Consequences of Gender and Racial Attitudes
Just heard a fantastic presentation by Rebecca Bigler of The University of Texas at Austin, the Director of the Gender and Racial Attitudes Lab. Her research is referenced in this excerpt from the book, Nurtureshock, which we have multiple copies of in the Documentation Studio Library if anyone is interested.
The big takeaway? We have to TALK to kids about the things we want them to know. Our children are growing up in a culture that bombards them with messages, both explicit and implicit. Children work tirelessly to take in this information and build ideas and theories about how the world works and where they belong in it. As children observe the world, what we don't say is just as visible and powerful as what we do say.
We know that children want to belong. They want to connect. And they want to communicate.
We have to talk about race and gender in order to raise non-biased children. And we have to talk about the history of these biases and the hurt they've caused.
But these can be hard conversations to have. Why bother?
Biases affect our memory and influence our mental images.
Biases influence our self-perceptions. Children self-stereotype to make themselves fit, internalizing the stereotypes that are endorsed by our culture.
Biases affect peer relationships. The more you connect with your stereotyped group, the more stereotyped your group becomes. Girls begin to say "I’m a girl, I should hang out with girls", and then they become even more "girly".
Biases affect our academic and career goals. Segregation has enormous implications for children’s goals and the possibilities they see for themselves growing up in the world.
Once children form these biases, they are very hard to change.
At Opal School, we have many stories of ways in which we have worked with children to help them understand the history of bias in this country. Young children are in a stage of cognitive development that tends to lead them to be very black and white thinkers. They want to classify things and to interpret the patterns they see in the world so that that they can make sense of them. The work we do with children to slow down, learn to share and understand the perspective of others, to be reflective inquirers, to be curious, all pushes back against the tendency to classify in strict terms. And it supports habits of mind that are more likely to expect and value complexity. As the children evidenced in this dialogue:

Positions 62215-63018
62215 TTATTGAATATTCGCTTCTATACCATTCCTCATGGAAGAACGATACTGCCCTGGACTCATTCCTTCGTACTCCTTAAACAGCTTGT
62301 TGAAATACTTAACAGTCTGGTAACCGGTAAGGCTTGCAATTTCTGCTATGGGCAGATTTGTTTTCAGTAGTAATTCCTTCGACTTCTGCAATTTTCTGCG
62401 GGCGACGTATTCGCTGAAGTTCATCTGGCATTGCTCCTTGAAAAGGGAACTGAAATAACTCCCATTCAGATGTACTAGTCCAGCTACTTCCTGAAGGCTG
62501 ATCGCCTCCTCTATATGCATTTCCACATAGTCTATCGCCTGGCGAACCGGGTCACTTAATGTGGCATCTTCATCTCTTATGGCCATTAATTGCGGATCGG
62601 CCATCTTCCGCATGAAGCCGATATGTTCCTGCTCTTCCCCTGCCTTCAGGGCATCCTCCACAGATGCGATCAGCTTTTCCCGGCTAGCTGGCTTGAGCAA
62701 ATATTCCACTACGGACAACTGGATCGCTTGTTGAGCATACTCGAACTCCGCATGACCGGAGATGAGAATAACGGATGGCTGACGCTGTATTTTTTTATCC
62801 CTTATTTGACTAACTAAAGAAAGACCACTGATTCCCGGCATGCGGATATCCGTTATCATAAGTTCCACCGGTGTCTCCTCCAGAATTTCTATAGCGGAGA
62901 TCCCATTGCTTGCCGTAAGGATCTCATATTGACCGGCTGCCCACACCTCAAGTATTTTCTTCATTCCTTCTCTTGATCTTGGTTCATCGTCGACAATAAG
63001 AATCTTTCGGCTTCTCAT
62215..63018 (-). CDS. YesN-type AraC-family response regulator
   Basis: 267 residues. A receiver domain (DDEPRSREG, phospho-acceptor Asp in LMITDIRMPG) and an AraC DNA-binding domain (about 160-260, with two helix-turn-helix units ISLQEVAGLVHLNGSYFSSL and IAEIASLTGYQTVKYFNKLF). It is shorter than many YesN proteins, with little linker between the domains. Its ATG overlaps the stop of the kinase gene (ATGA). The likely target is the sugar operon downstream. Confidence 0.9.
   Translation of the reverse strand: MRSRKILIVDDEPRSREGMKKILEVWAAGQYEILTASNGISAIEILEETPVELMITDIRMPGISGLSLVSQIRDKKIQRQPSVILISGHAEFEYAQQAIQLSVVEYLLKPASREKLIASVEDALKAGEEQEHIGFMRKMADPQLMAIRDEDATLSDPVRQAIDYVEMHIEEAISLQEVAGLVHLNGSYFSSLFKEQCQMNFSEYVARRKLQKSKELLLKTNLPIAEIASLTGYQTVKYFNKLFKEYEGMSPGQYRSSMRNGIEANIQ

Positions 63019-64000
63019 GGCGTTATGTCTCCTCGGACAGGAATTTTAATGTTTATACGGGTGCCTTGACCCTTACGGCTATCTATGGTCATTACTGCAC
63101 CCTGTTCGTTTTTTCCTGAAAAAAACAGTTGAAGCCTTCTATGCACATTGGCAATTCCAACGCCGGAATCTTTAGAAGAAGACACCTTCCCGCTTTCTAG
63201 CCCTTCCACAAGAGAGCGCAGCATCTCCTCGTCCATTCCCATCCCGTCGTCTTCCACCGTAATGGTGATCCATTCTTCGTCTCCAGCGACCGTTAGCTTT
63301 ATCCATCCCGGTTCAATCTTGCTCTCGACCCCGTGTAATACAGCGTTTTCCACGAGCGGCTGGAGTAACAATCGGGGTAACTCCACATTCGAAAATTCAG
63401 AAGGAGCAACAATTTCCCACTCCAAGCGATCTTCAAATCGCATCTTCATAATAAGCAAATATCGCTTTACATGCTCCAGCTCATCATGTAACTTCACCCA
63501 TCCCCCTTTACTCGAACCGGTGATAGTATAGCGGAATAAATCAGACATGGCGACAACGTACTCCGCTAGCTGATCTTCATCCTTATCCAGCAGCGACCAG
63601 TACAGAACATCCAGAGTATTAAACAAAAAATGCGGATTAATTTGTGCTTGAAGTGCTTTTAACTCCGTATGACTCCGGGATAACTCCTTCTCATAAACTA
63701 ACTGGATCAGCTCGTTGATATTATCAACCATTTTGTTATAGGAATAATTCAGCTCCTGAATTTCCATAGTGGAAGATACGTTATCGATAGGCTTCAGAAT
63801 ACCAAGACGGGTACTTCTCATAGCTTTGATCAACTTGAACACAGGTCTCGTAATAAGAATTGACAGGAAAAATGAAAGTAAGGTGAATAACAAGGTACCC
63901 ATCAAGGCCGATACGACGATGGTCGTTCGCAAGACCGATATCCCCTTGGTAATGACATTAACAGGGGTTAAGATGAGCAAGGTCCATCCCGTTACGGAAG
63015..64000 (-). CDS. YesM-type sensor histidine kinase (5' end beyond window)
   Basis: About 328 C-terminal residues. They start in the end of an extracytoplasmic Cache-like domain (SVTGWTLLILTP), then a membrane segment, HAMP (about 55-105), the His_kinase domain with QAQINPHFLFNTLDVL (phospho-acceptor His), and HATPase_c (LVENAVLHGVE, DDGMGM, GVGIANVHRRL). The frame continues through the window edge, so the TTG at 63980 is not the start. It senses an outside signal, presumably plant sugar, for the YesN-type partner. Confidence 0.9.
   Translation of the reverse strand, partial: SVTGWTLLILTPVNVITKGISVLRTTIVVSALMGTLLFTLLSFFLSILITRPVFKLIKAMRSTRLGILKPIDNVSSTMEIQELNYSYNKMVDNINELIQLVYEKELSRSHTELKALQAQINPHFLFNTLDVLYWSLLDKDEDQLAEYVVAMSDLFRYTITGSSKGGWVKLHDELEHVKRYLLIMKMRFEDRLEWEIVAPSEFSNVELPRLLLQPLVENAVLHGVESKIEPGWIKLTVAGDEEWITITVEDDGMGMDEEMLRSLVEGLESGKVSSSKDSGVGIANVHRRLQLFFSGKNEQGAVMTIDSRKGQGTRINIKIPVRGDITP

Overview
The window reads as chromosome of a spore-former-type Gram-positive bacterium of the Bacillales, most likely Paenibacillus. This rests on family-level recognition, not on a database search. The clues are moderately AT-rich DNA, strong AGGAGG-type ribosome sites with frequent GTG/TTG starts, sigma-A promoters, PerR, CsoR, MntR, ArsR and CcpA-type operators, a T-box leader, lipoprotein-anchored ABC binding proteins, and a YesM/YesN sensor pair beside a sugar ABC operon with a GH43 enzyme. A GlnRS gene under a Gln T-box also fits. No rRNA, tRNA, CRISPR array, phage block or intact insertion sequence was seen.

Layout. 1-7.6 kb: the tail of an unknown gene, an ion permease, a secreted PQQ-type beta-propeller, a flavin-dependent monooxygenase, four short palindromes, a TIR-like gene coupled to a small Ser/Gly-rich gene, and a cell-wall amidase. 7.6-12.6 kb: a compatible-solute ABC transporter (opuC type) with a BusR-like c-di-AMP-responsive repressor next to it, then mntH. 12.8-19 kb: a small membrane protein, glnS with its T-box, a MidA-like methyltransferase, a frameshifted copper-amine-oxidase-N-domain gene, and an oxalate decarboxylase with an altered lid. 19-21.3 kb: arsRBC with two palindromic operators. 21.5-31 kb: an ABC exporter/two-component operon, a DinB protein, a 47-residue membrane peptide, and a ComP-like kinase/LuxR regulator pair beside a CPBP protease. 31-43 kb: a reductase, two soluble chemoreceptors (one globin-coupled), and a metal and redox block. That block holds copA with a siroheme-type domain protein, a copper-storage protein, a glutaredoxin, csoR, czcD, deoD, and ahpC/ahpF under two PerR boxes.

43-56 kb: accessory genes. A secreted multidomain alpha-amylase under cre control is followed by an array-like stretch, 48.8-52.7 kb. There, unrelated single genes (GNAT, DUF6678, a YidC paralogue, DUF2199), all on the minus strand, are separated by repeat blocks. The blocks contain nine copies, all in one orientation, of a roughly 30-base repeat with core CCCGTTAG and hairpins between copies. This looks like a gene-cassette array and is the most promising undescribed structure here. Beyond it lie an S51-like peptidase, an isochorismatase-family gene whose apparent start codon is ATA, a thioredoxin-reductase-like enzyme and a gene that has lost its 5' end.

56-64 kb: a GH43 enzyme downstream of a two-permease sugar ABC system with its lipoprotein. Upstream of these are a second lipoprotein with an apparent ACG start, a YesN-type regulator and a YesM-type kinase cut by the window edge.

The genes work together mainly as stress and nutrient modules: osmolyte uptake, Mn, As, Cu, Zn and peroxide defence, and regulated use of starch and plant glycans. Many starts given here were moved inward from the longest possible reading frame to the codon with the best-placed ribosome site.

Olive, age 10: Stereotypes are curiosity killers.
Byron, age 10: You are less curious when you think in stereotypes.
Harry, age 10: Stereotypes don’t want people wondering.
Jared, age 9: They want things to be simple, easy, to be right.
Liam, age 9: If you aren't curious, other people get to tell you what to do, push you around.
Tseten, age 10: With no curiosity, then people might do bad things if told to.
Josephine, age 10: Curiosity is the key to wisdom, with this there would be no stereotypes.
Byron, age 10: Complications are worth it. They’re something I should think about to get more knowledge.
What will it look like to take what we've learned in our work with Opal students and create a museum exhibit and/or program that supports parents to learn how to talk about these issues with their children? I'll be chewing on that question and hoping others will join me in the months to come.